In her Wall St. Journal column today, Peggy Noonan offers up a Santa-like checklist of which presidential candidates are “reasonable” and which ones aren’t. In describing the attributes that Americans want in a President, she says: “I claim here to speak for thousands, millions.” On behalf of the throngs for whom she fantasizes she speaks, Noonan proclaims: “We are grown-ups . . . We’d like knowledge, judgment, a prudent understanding of the world and of the ways and histories of the men and women in it.”
This grown-up then proceeds to pronounce that Romney, McCain, Giuliani, Thompson and Duncan Hunter are all “reasonable” — as are Biden, Dodd, Richardson and Obama (though too young and inexperienced to be President) — but this is what she says about John Edwards:
John Edwards is not reasonable. . . . .[W]e can’t have a president who spent two minutes on YouTube staring in a mirror and poofing his hair. Really, we just can’t.
So Peggy Noonan is a “grown-up.”
Indeed she is, sir. However, I think the very finest example of Ms. Noonan’s sober-minded and grown-up political judgment can be found in this column written right after the 2004 presidential election. The column’s title, if you can believe it, is an approving reference to George W. Bush’s testicles [my emphasis]:
‘He’s Got Two of ‘Em’: Why I can’t stop being happy about the election result.
Well, I just can’t stop being happy. I don’t mean elated–it’s hard to get elated by big history, as opposed to by the birth of a baby, say, or a child’s being elected president of the debating club–but I continue to feel relief (the exit poll hives have gone down) and satisfaction (my countrymen, such good sense they have). So let’s just let the mood continue and have fun. [...]
I think the people tended toward Mr. Bush because they saw him as a good American man, a man they know–an imperfect one with an imperfect past who turned his life around with grit and grace. That’s a very American story. It’s one we all know, and respect. [...]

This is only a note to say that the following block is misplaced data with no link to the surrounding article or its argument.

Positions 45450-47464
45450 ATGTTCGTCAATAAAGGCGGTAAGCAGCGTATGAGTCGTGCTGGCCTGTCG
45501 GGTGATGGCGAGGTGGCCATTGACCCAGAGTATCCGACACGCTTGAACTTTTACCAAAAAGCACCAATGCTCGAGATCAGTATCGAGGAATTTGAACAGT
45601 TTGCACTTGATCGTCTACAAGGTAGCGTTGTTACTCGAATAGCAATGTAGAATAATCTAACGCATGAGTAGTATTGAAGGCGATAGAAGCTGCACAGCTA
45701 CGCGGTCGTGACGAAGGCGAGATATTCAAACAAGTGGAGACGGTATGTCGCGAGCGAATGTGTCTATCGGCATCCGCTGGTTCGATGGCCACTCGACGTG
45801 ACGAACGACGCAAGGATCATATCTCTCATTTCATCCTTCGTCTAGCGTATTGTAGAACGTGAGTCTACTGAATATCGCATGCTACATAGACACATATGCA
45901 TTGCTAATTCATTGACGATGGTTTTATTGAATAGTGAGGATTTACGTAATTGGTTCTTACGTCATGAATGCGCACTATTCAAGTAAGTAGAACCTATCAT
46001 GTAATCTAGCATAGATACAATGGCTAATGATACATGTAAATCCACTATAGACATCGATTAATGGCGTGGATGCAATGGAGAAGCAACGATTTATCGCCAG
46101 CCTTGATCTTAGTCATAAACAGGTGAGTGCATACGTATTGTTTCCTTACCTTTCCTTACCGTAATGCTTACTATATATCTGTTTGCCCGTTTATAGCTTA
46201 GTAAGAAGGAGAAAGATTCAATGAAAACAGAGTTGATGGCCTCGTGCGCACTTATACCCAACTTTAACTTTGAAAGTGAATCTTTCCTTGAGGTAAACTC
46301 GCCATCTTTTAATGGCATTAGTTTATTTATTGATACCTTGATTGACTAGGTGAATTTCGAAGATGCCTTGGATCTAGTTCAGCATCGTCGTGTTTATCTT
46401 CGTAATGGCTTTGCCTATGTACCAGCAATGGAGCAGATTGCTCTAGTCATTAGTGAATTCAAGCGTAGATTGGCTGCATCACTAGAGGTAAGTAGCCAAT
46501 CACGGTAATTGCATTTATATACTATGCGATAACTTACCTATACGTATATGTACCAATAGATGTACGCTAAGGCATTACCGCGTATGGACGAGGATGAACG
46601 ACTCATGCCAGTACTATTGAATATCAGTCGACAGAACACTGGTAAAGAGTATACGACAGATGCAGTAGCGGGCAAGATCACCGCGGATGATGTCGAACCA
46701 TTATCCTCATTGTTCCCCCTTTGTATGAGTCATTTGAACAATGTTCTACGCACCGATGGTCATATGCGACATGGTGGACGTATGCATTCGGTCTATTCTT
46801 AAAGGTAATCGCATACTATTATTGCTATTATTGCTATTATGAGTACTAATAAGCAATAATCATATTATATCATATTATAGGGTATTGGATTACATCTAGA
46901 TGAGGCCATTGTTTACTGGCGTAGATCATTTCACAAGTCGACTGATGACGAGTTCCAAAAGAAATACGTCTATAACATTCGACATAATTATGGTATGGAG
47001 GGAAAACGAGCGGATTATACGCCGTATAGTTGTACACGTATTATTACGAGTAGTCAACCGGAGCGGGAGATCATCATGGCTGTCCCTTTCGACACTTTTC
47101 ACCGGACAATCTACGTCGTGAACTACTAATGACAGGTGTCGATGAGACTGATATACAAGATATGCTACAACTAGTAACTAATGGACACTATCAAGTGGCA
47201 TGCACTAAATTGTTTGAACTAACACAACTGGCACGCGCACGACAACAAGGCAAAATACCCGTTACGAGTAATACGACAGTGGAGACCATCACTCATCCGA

The American people arguably did not pick the more interesting man in the race. Mr. Kerry strikes me as a complicated and intelligent person, and the one time I spent any time with him he seemed to be bright, and to have an interesting range of thoughts on many issues. Mr. Bush, on the other hand, does not strike me as the most interesting man in the world. That’s one of the things I love about him. I sort of have a theory that Americans don’t necessarily desire terribly interesting men as presidents. “Interesting” tends to bring with it a whole bunch of other attributes–”complicated,” “hard to figure,” “unknowable,” “startling,” even sometimes “tortured and tragic.” A lot of us are Republicans, and we just hate tortured and tragic. [...]
About a year ago I was visiting West Point, and I was talking to a big officer, a general or colonel. But he had the medals and ribbons and the stature, and he asked me what I thought of President Bush. I tried to explain what most impressed me about Mr. Bush, and I kept falling back on words like “courage” and “guts.” I wasn’t capturing the special quality Mr. Bush has of making a tough decision and then staying with it if he thinks it’s right and paying the price even when the price is high and–
I stopped speaking for a moment. There was silence. And then the general said, “You mean he’s got two of ‘em.” And I laughed and said yes, that’s exactly what I mean. And the same could be said of Reagan.
So three years after praising Bush’s balls, Peggy now wants a president who has “knowledge, judgment, a prudent understanding of the world.” Go figure.